Twombly could be considered decor, and not “fine art” to some. Now we are splitting hairs. Because how much realism is illustration, or commercial? What abstract art is purely abstraction and which falls into decoration? And what about craft? Once a thing becomes functional, it is no longer “art.” Some would argue that too.

All in all, if something grabs a viewer as thoroughly aesthetic, or moves them in some way, what does it matter? The effect of “artist” has done its job. I don’t want to go to other people’s houses and see the same exact painting hanging over everybody’s couches, even if they have the worst taste ever.

All right. Time for Thanksgiving leftovers.

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6 Responses
  • David Underwood Reply

    Your discussion of what does or does not constitute art is most interesting. It brings back memories of years ago when I was an undergraduate taking music appreciation (back when faculty were not to be questioned and all students were considered idiots). During one class period, near the end of the semester, we were introduced to a special piece that was the sound of glass breaking from a brick being thrown through it various times. I made the mistake of asking “how does this fit the definition of music that you gave us at the beginning of the course?” His response was, in a very condescending tone, “and just what was that definition Mr. (name not given to protect me). “A meaningful succession of musical tones” was my response…the exact definition he had made us memorize and I was just asking how a brick thrown through a piece of glass could be 1) musical tones, and 2) a meaningful succession of those. He threw a hissy fit in front of the class and I received a grade of “C” for the semester although my grades were higher than that on all the tests. Clearly music and art are in the ear and the eye of the beholder but in defference to your discussion, it seems there should be some rules that can help us decide why something that is recognized as “good” receives that designation and the same should hold true for art or music recognized as “not good” or perhaps “crap”. Thanks for listening and for asking good questions.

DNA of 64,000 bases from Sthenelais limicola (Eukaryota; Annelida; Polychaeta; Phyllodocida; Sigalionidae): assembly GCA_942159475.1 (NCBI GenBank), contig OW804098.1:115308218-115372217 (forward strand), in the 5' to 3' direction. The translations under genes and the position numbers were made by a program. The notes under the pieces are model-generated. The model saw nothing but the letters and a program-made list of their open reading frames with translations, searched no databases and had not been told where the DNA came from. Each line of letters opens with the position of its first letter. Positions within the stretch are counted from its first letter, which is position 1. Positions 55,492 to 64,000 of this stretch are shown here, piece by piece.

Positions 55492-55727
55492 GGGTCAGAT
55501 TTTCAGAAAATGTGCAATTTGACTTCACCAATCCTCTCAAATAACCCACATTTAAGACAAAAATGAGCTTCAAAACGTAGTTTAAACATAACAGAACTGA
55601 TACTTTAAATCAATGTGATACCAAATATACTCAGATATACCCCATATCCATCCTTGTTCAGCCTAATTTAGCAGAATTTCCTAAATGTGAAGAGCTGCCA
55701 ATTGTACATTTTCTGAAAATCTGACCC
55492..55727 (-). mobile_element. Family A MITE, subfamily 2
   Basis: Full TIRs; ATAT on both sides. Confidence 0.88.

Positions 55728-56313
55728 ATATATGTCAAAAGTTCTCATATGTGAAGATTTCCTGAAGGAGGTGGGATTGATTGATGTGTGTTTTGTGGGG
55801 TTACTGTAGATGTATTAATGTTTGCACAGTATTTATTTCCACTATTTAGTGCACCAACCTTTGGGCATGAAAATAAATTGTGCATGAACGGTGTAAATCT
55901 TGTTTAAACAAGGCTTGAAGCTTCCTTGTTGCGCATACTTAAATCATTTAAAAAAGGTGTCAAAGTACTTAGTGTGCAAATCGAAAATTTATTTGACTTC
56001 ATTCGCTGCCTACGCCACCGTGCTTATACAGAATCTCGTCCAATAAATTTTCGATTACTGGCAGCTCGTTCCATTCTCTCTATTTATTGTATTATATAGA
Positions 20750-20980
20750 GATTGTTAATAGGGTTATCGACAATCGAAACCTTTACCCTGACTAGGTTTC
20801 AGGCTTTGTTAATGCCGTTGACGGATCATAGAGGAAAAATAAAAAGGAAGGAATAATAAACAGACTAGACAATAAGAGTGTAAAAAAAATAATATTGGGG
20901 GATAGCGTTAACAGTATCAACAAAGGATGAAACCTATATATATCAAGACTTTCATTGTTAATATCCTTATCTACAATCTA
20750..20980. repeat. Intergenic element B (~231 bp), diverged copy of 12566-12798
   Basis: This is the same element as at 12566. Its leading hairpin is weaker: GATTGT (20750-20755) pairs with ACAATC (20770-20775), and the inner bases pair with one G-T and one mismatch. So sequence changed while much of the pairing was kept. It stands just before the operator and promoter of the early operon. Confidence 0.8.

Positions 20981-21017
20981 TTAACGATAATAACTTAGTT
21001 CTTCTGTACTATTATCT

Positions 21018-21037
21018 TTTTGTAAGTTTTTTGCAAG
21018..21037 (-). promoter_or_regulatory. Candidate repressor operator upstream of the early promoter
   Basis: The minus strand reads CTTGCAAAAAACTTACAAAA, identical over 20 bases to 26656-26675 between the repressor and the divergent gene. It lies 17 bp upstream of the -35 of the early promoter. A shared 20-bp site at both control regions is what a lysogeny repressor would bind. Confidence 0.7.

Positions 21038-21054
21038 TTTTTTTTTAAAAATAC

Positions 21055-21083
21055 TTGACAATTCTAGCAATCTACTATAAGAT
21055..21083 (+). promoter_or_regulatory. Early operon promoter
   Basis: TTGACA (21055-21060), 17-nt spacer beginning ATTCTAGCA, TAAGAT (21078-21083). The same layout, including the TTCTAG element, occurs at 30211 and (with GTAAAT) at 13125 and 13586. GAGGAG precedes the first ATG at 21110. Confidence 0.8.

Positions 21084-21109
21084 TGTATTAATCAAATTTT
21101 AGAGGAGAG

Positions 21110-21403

• Carol Es Reply

    Thanks for your response David. I appreciate having this dialogue. You bring up a good point, which is part of the whole debate; should there be rules on what is “good” or “bad?” If so, who sets these rules? And isn’t art (in a general sense) about breaking rules, pushing toward new horizons, and taking those risks in ways where viewers/reader/listeners can experience something they wouldn’t otherwise in their lives without art? Should culture stay stagnant or should we evolve and try out new things? Some people might hate the new things, and some people might love them, or feel indifferent. Those are the risks and effects of any action in art or with anything (action=reaction).

    It’s a lot like judging what is moral and ethical against what isn’t. There are only rules because we have laws, but in truth, we all just have our own moral compasses. The laws were voted in by the common denominator/majority or judges/lawyers. In art, it’s usually academia and the auction houses, and it predominately a monetary issue more than it is an aesthetic one, or that of impact, or even an anti-aesthetic message (political or otherwise). It’s mostly “valued” on money. There are perimeters in what you can do I suppose in making sounds for music, and making tangible art vs conceptual, but that would probably just fall into categorization, not whether or not it is or isn’t being accepted as art (or music). Kraftwork, work instance, makes plenty of music with glass breaking, lawnmowers running, and bowling balls dropping (or however they glean their samples). Andy Warhol was questioned for re-appropriating commercial products too. When people first looked at a Mondrian they probably didn’t know what to make of it. But all of these things are evolutions of what came before. It’s like a dialogue. Those famous Mondrians are kind of like a callback to cubism. And so it goes. Every rock band is a growth of Elvis, the Beatles, Hank Williams, Guthrie, etc.

    Sorry I went off the handle here. 😉

  • Carol Es Reply

    Oh, and I got kicked out of a college Creative Writing class once, basically for admiring Bukowski. The professor said it was because I left his class five minutes before he dismissed the class, but it was because he was interely bothered about my love of Bukowski who, he said, “defecated all over the English language.”